Oxford General Philosophy

Oxford General Philosophy

Part 1.1. Outlines the General Philosophy course, the various topics that will be discussed, and also, more importantly, the philosophical method that this course introduces to students.

Part 1.2. Gives a very brief history of philosophy from the ‘birth of philosophy’ in Ancient Greece through the rise of Christianity in Europe in the Middle Ages through to the Renaissance, the Reformation and the birth of the Modern Period.

Part 1.3. Describes briefly the Aristotelian view of the universe; the basis for natural science in Europe until the 15th century and its conflict Galileo’s theories.

Part 1.4. Outlines Galileo’s revolutionary theories of astronomy and mechanical science and introduces Descartes’ (the father of modern philosophy) ideas of philosophical scepticism.

General Philosophy Lecture 1

PDF slides from Peter Millican’s General Philosophy lecture 1.

Part 2.1. A brief recap on the first lecture describing how Aristotle’s view of the universe, dominant throughout the middle ages in Europe, came to be gradually phased out by a modern, mechanistic view of the universe.

Part 2.2. A brief introduction to Thomas Hobbes, ‘The Monster of Malmsbury’, his views on a mechanistic universe, his strong ideas on determinism and his pessimistic view of human nature: ‘The life of man is solitary, poor, nasty, brutish and short’.

Part 2.3. An introduction to Robert Boyle’s theory of corpuscularianism and Isaac Newton’s ideas on mathematics and the universe.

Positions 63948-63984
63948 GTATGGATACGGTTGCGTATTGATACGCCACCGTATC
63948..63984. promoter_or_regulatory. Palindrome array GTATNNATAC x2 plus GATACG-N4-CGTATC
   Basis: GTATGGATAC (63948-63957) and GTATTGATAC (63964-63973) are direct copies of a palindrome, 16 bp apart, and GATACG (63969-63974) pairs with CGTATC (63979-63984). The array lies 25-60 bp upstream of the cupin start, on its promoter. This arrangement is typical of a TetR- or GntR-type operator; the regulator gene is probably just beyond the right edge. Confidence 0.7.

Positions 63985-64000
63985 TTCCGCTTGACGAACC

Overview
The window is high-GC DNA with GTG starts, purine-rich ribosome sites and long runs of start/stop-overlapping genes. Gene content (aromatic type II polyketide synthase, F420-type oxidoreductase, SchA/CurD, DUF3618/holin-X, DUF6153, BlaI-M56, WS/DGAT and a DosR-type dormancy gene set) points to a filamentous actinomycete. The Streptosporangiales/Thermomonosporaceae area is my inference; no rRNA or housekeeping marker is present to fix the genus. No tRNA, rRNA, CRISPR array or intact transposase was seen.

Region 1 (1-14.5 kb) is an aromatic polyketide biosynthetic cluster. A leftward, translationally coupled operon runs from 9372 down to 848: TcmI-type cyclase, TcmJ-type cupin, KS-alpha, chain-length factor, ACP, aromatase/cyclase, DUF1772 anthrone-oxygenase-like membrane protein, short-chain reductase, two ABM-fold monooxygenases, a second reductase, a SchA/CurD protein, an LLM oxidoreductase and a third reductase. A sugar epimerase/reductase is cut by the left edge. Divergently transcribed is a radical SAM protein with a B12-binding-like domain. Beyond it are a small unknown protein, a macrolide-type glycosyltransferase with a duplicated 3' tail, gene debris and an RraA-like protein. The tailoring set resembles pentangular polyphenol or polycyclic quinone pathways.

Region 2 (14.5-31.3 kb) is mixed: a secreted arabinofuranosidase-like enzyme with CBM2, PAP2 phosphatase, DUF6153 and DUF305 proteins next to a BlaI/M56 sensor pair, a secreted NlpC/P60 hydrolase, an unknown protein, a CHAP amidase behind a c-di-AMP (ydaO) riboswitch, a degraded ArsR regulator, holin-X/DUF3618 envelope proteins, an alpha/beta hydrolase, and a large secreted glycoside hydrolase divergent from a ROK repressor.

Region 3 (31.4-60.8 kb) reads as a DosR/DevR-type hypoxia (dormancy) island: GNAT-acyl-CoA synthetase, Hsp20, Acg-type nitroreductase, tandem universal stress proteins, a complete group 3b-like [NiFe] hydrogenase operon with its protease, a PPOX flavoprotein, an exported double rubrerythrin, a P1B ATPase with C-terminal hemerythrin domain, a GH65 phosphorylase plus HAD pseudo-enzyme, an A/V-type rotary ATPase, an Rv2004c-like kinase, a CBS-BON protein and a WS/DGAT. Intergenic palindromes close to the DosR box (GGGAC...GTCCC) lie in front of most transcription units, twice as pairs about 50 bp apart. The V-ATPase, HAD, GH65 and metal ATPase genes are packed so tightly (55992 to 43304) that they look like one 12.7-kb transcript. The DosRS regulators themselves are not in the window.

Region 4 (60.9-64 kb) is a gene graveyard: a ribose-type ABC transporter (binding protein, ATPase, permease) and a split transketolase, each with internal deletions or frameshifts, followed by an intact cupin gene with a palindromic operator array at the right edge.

Part 2.4. Introduction to the philosophy of John Locke, ‘England’s first Empiricist’, he also gives a very simplistic definition of Empiricism; we obtain knowledge through experience of the world, through sensory data (what we see, hear, etc).

Part 2.5. Focuses on Malebranche, a lesser-known French Philosopher, and his ideas on idealism and the influence they had on English philosopher George Berkeley.

Part 2.6. Introduces 18th Century Scottish philosopher David Hume, ‘The Great Infidel’, including his life, works and a brief look at his philosophical thoughts.

Part 2.7. Concludes a historical survey of philosophy with Immanuel Kant, who thought Hume was wrong in his idea of human nature and how we gain knowledge of the world.

General Philosophy Lecture 2

PDF slides from Peter Millican’s General Philosophy lecture 2.

Part 3.1. Briefly introduces the problem of induction: that is, the problem that it is difficult to justify claims to knowledge of the world through pure reason, i.e. without experience.

Part 3.2. Responses to and justifications of Hume’s argument concerning the problem of induction.

General Philosophy Lecture 3

PDF slides from Peter Millican’s General Philosophy lecture 3.

Part 4.1. Introduces the problem of how do we have knowledge of the world, how do we know what we perceive is in fact what is there?

Part 4.2. Investigates some of the possible solutions to Descartes’ sceptical problem of the external world, looking at G.E Moore’s response, among others, to the problem.

Part 4.3. Introduces Descartes’ idea of dualism, that there is a separation between the mind and the body, as well as some of the philosophical issues surrounding this idea.

Part 4.4. Looks at some of the modern responses to Cartesian Dualism including Gilbert Ryle’s and G. Strawson’s responses to the idea.

General Philosophy Lecture 4